I was one of the discussion leaders this week in APLNG 581. My discussion centered on Fairclough’s (2000) application of critical discourse analysis (CDA) to the discourse of welfare reform under Tony Blair and his New Labor party circa 1997.
Because this article was quite dense — both conceptually and empirically — my summary drew attention to three areas of focus.
First is the issue of genre. Who has control and how is it framed (unilateral vs. shared)?
Second is the issue of discourse. Who is present and who is absent? Of those present, who is speaking and who is silenced?
Third is the issue of style? How are the positions among participants related.
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Citation: Fairclough, N. 2000. “Discourse, social theory, and social research: The discourse of welfare reform.” Journal of Sociolinguistics, 4: 163-195.
One of this week’s APLNG 581 Discourse Analysis readings deals with the use of demonstratives (this, that, and it) in the context of spontaneous oral discourse between native English speakers.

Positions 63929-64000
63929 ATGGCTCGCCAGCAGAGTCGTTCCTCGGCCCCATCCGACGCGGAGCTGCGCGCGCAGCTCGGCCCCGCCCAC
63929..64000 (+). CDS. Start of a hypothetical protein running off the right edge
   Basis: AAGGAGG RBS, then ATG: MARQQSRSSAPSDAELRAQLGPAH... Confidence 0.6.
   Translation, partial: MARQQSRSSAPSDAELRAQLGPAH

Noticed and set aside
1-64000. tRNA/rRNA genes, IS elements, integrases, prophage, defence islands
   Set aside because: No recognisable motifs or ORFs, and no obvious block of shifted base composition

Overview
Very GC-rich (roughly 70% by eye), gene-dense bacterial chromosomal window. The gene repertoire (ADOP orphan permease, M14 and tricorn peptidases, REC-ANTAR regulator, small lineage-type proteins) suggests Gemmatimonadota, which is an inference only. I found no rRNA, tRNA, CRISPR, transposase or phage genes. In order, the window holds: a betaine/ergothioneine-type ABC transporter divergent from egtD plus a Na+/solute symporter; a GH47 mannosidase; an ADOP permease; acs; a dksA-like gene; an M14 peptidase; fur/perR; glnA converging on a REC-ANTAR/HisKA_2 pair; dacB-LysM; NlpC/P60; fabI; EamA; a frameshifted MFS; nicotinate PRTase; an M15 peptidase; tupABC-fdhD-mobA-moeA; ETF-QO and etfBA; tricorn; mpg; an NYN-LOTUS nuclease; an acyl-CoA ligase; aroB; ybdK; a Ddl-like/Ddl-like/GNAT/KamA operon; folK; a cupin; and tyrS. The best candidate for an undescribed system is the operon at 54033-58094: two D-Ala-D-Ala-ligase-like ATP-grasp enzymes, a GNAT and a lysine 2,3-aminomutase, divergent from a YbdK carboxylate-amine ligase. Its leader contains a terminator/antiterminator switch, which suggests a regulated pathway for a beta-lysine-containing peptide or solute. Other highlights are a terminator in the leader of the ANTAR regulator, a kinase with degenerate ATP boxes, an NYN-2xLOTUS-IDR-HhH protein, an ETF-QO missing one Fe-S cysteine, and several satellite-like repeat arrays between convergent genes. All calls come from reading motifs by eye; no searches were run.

The article’s main argument is that traditional explanations for choice of demonstrative (this, that, it) as a function of the proximity/distance of a referent from the speaker do not adequately explain the distribution of demonstrative tokens in natural conversations. An alternative dynamic explanation is proposed which accounts for choice of demonstrative as a function of a speaker’s personal stance towards their listeners, and the referents being discussed. According to the model, demonstratives provide an index of the degree of focus a speaker is asking of listener and in so doing disclose assumptions speakers have of their listeners.
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Citation: Strauss, S. 2002. “This, that, and it in spoken American English: A demonstrative system of gradient focus.” Language Sciences, 24: 131-152.